c:\>echo atx1&k0>com2                            or which number is the com port of the modem

c:\>echo at+ms=10,0,9600,9600>com2

c:\>echo atdt1234>com2                         the t in dt just tells the modem to generate a dialing tone so you know what is going on.


Then turn on ls200 serial port monitor so you know what is coming into Scope.


     * all this can be automated with a batch file named something like:  "a.bat"       (then you will have single keystrokes to run things.)

           call addport com2 2f8                                                      

           call slikmode /b9600 /c2 /d8 /pn /s1 

           echo atx1&k0+ms=10,1,9600,9600>com2


and:     d.bat  ----  echo atdt1234>com2                



c:\>a <enter>         If you are experimenting with settings, it can be helpful to make several files a.bat, b.bat, c.bat each with a portion of the instructions.

c\>d <enter>

c>>s <enter>         Make a batch file s.bat to run c:\scope\scope.exe


What the modem commands mean:

{atx1}     tells the modem that there will be no dial tone

{&k0}     tells the modem to use no flow control.    

{at+ms=10,0,9600,9600} sets the upper and lower limits the modem can connect at.  10 is the modulation mode, 0 means to refuse the connection if it cannot be made at 9600 baud.  (1 would mean connect at any other speed if 9600 cannot be made.)  9600,9600 gives the lower and upper limits the modem is allowed to connect.  Scope and Guide require a 9600 baud connection.  No other speed will work.

{atdt1234} tells the modem to dial and generate a tone for each number  the number doesn't matter and you can skip it by using 'ATD'  This will time out in about a minute if no connection is made.

If you have trouble connecting at 9600, go to the Windows (Guide8) computer's serial port setting and slow down the transmit and receive buffers.  

Control Panel -> Modem-> Properties -> Connection -> Port Settings.  This is one of those situations in life where you may have to go slower in order to go faster.  Enable FIFO inventory control.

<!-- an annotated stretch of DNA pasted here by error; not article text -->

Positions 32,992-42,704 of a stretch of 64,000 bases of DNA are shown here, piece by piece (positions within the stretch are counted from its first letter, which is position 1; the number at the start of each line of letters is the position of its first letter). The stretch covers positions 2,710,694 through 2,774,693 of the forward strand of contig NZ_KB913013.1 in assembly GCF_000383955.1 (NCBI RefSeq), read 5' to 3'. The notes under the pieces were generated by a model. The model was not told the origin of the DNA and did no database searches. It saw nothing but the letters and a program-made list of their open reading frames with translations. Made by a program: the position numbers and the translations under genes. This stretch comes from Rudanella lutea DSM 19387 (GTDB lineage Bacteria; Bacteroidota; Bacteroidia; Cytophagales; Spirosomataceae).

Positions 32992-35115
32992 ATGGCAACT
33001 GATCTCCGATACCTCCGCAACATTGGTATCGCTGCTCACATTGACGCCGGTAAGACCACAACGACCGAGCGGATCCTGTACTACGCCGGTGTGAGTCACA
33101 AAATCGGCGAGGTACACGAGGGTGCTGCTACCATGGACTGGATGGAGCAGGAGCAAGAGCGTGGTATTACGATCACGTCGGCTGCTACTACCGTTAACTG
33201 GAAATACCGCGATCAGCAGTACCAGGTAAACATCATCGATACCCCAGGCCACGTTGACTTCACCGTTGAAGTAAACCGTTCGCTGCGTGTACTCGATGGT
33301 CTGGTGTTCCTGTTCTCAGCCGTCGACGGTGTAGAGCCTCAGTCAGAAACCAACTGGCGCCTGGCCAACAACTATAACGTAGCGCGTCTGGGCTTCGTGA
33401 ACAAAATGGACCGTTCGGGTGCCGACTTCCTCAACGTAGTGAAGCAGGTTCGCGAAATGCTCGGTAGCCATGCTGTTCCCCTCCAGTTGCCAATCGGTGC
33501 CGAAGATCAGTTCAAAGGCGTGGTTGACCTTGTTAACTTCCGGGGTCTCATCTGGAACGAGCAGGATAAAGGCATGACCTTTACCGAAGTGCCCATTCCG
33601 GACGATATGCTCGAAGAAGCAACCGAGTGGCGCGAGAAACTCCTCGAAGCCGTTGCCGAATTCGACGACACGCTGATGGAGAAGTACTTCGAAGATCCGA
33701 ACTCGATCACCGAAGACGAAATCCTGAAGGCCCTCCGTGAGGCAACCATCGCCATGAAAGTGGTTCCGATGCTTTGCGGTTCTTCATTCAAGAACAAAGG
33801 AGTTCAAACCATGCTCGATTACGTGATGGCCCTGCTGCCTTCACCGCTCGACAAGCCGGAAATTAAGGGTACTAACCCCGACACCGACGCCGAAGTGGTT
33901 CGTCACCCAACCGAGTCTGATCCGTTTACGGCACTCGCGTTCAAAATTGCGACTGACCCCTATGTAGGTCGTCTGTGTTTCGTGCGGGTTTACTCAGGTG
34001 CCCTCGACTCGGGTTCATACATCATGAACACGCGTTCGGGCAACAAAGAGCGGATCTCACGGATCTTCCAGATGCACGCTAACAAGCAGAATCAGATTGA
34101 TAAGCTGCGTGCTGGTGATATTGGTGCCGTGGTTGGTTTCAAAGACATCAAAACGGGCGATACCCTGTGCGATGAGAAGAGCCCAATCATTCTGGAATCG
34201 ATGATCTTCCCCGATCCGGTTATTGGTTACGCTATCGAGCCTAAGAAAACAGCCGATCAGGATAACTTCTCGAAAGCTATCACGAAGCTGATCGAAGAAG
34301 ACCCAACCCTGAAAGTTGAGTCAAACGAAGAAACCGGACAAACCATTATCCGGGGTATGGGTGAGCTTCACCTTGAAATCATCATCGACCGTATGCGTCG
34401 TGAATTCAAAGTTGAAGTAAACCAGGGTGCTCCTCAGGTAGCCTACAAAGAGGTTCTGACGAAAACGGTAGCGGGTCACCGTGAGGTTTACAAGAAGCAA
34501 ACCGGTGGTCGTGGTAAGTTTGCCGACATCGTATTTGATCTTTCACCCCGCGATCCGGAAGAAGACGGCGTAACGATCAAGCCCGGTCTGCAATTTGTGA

Troubleshooting the DOS connection

Setting up the Planetarium (Windows) computer:

The problem we run into is connecting the planetarium program to the modem.  It has no issues with seeing the modem as a serial port, it just needs to find it open when looking for the serial port. Hyperterminal won't do this because the Windows resource manager won't let two programs access the 

modem at the same time. And when Hyperterminal closed down, it closes down the modem connection.  so

At Chuck Shaw's request Dave Lane at Earth Centered Universe was good enough to write and make available a little program, modem.exe, that opens the modem connection and then closes itself down while leaving the connection open for the planetarium program.  It reads the modem init strings from a text file, modem.txt, of fixed 4 lines length.  The first is the com port number.  The next 3 lines are modem strings. 





Close down modem.exe

Open the planetarium program and do the same things you would do if the modem were a serial port.

Chuck Shaw serves up modem.exe from his website and there you can find much the same information that is presented here, but for a different 

set of computers.

Note -  some modems which support leased lines will respond "OK" to the command "&L1".


Alternate circuit with voltage regulator allowing input voltages between 7 and 25 volts.


Note: The specified parts are just the ones I used and are not the only ones that will work.

2002 Ben Davies